Morning business round-up: Italy's borrowing costs rise

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What's making the business news in Asia and Europe this morning? Here's our daily business round-up:

Italy's borrowing costs rose sharply at an auction on Wednesday morning, in the first test of its ability to borrow money long-term at affordable rates after the country's inconclusive election result.

Italy sold the new 10-year government bonds at a yield of 4.83%, up from 4.17% at its last sale in January.

The yield provides an indication of the yearly interest rate Rome would have to pay to borrow new money.

However, it did sell all 6.5bn euros' worth (£5.6bn) of 10- and five-year bonds. The new five-year bond was sold at a yield of 3.59%, up from 2.94% in January.

European stock markets steadied, showing slight increases after having fallen heavily on Tuesday following the Italian election.

Aerospace and defence group EADS has reported a rise in profits and sales in 2012, boosted by a strong performance from its aircraft maker Airbus.

Net profit for 2012 at EADS rose 19% to 1.23bn euros ($1.61bn; £1.06bn). Revenues rose 15% to 56.48bn euros.

Revenues at Airbus rose 17% to 38.59bn euros, mostly due to commercial sales.

However, EADS's profit in the fourth quarter fell sharply after taking one-off charges at its helicopter and defence electronics divisions.

Net profit in the three months to December fell 47% from a year ago to 325m euros.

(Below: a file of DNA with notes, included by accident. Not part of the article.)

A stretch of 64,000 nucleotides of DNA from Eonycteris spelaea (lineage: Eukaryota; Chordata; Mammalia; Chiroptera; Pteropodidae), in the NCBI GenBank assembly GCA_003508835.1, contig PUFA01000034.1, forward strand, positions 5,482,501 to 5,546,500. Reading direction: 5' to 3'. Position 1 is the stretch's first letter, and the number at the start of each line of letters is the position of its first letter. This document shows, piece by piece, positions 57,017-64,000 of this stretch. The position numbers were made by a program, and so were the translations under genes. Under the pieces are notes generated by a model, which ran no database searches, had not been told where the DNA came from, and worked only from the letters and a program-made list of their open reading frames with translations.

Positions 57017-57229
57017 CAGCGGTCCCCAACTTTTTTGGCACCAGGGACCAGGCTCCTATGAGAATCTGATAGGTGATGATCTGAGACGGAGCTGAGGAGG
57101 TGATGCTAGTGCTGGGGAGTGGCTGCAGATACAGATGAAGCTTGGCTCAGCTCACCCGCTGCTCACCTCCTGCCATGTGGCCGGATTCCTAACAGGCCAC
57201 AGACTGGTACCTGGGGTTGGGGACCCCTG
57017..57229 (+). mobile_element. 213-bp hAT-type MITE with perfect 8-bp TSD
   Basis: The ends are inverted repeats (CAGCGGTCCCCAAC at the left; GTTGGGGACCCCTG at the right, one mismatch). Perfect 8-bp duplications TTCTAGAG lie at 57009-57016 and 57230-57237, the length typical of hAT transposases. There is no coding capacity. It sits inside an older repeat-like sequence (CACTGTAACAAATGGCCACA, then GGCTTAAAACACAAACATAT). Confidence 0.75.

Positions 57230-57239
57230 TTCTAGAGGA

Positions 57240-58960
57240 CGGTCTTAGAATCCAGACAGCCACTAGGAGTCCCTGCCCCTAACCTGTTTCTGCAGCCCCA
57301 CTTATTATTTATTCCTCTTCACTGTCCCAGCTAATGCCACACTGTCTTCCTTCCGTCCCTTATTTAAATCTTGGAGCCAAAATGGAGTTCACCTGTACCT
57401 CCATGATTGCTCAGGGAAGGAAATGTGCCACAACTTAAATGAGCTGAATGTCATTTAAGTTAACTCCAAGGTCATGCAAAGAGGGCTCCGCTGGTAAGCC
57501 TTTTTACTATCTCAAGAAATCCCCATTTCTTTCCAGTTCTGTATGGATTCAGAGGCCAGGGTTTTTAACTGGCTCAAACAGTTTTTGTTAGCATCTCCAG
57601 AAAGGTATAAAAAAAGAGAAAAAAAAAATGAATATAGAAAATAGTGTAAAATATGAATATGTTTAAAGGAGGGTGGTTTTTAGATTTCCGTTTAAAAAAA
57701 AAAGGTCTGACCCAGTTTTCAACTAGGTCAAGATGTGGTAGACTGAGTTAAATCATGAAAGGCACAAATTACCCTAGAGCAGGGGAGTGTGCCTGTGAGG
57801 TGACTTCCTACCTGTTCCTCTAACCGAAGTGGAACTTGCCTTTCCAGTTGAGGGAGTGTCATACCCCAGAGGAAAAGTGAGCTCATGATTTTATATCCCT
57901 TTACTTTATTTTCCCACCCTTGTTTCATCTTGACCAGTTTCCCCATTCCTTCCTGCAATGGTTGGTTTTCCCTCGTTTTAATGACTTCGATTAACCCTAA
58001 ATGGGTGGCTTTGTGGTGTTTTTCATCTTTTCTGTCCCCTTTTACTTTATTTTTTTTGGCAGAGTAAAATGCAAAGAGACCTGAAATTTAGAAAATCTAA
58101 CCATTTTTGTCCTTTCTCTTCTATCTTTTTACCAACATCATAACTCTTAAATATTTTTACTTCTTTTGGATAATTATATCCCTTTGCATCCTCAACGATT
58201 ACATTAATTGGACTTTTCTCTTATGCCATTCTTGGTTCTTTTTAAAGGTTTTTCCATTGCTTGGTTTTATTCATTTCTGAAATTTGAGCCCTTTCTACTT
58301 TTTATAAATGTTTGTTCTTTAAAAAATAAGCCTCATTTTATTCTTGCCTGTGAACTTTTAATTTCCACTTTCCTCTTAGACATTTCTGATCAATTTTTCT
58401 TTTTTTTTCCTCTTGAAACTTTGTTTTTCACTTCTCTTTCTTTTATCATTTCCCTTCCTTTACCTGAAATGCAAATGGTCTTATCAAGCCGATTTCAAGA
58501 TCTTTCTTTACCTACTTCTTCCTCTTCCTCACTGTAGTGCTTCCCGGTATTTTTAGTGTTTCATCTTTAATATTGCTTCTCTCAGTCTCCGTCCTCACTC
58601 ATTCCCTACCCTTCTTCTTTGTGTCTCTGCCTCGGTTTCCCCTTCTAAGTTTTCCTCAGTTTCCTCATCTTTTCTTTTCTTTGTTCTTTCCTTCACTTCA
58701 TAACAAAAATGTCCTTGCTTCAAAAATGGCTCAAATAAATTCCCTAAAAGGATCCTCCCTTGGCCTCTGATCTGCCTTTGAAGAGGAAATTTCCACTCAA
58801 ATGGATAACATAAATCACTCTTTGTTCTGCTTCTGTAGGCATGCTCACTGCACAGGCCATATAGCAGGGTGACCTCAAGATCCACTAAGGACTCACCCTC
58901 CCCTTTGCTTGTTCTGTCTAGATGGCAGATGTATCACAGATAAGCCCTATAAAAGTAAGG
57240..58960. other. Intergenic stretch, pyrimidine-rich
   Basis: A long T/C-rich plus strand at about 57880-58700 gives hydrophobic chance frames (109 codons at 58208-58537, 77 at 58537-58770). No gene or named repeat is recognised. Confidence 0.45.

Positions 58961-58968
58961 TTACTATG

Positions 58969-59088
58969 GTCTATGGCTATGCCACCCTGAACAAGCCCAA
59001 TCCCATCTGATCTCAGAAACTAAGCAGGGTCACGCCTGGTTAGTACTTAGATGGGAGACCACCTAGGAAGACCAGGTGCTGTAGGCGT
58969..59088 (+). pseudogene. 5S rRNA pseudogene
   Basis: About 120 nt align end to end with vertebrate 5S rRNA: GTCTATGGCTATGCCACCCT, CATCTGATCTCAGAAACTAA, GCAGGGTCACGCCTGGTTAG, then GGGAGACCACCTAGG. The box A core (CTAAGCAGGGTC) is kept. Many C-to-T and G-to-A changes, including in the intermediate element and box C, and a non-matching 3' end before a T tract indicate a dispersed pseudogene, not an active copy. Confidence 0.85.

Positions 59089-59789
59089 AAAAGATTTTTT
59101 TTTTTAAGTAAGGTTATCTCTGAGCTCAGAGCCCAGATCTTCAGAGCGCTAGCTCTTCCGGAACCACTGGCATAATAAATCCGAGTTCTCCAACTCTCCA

European Union fisheries ministers have agreed to phase out the controversial practice of dumping unwanted fish.

After a tense all-night meeting, ministers said a ban on "discards" should be phased in, starting in January 2014 for certain types of fish.

It is a victory for campaigners who have demanded the end of a practice that has brought the EU into disrepute.

However, activists fear that exemptions for certain countries could open loopholes to be exploited in future talks.

India's growth rate is set to rise over the coming year after two years of slowdown, according to a forecast from the finance ministry.

The ministry released its figures in an economic survey ahead of the unveiling of the budget on Thursday.

It predicts that economic growth in 2013-14 will be between 6.1% to 6.7%, after having fallen to 5% in 2012-13.

However, the survey calls for more action on job creation and a widening of the tax base.

Hong Kong's government has said it will look to boost growth and employment after the territory expanded last year at its slowest pace since 2009.

Financial Secretary John Tsang unveiled relief measures as part of his budget proposal for the 2013-2014 year.

He added that he expected the economy to grow by 1.5% to 3.5% in 2013.

The latest Business Daily podcast from the BBC World Service asks if this week could mark a turning point in the eurozone crisis.

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